Ondřej begins Frantisek Vlácil and Vladimír Körner's The Valley of the Bees as a teenager jealous of his ogrish father, Lord of Vlkov (Zdeněk Kryzánek), who's just married Lenora. She's Ondřej's age, and he clearly has a crush on her, expressing his anger by giving his stepmother a basket of flowers with a bunch of crippled bats at the bottom. She freaks out, to which the father responds by picking up his son and throwing him against a stone wall. Fearing that his son might die, and to assuage his guilt, the Lord promises his son to God if the Almighty will spare Ondřej. He survives, and is sent to the North to become a warrior monk under the tutelage of Armin (Czech heartthrob Jan Kačer) in the Order of St. Mary of Jerusalem, the local equivalent of the Knights Templar.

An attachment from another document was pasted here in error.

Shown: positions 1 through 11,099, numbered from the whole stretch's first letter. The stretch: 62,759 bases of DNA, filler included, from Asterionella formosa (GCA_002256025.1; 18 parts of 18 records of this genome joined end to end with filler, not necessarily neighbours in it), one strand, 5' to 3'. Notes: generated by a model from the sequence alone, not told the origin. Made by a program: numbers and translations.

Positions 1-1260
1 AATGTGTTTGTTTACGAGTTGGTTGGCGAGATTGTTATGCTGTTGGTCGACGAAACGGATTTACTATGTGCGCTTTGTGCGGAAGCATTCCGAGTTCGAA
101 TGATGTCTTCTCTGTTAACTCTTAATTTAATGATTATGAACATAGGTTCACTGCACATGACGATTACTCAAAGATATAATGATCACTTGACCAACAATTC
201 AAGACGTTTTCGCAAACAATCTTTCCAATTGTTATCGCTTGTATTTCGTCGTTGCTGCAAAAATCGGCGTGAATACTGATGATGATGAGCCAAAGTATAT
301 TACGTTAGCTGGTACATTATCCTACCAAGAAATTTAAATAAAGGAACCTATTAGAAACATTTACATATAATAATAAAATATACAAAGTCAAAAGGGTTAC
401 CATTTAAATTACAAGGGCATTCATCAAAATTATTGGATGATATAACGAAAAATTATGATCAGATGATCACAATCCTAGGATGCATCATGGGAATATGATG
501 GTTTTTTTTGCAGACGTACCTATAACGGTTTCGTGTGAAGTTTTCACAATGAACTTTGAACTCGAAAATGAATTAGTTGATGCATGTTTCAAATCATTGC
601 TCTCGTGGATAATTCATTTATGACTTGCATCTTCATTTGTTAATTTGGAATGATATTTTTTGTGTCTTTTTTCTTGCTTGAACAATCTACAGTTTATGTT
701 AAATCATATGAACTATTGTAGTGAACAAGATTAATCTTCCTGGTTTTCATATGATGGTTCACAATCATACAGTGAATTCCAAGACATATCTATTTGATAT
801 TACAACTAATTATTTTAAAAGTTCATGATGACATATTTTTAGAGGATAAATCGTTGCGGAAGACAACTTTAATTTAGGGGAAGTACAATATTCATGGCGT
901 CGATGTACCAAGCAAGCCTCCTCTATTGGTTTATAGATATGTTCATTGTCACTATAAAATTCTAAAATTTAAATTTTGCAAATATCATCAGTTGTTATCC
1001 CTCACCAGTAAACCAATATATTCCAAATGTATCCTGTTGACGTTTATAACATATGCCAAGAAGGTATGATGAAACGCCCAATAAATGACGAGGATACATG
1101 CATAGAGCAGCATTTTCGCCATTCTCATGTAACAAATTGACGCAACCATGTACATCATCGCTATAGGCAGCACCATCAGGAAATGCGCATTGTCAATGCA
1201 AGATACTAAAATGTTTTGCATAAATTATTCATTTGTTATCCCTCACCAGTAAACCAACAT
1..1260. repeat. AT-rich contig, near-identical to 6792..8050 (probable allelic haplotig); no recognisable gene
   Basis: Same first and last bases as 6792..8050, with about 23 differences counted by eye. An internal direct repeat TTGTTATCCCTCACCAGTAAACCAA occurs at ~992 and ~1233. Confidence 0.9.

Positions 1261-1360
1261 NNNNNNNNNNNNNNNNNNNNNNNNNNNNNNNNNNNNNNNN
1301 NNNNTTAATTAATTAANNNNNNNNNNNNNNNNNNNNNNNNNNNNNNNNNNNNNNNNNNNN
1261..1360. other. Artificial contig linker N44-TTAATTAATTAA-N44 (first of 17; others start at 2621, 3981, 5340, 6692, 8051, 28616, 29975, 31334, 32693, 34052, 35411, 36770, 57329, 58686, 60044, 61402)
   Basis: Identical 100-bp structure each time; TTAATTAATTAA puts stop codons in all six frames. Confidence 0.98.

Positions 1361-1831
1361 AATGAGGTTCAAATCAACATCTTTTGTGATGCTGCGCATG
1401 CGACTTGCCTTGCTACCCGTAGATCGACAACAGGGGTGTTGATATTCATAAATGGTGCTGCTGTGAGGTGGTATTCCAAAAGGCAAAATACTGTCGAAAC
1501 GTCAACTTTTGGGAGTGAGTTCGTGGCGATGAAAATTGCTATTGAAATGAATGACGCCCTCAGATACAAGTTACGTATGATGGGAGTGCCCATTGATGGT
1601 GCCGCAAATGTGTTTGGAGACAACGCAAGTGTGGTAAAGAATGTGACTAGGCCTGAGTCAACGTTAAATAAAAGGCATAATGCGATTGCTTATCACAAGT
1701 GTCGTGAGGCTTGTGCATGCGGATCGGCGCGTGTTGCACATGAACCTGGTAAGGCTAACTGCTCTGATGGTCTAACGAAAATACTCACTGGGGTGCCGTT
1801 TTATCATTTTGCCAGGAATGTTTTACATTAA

The Order functions for Armin like contemporary Gospel music does for its male performers, as a repressive sublimation of homosexual inclinations. He's a true believer who warns Ondřej (now played by Petr Čepek) to not give in to the materialist temptations of the Pagan world, telling him what became of some of their brothers not properly committed: "Some knights were mercenaries, and did not seek salvation. Instead they sought beautiful women and riches, only to drink their own urine in the desert, cursing God and their mothers." That is, "suffering is the way to God." Or, in a sort of Pascalian wager -- this being the Middle Ages -- you're going to suffer, so it might as well be for a higher purpose. The only joy allowed here is jouissance, taking pleasure in the pain of monastic denial. Ondřej has his doubt, feeling only his balls getting cold in the water in which he lies with Armin.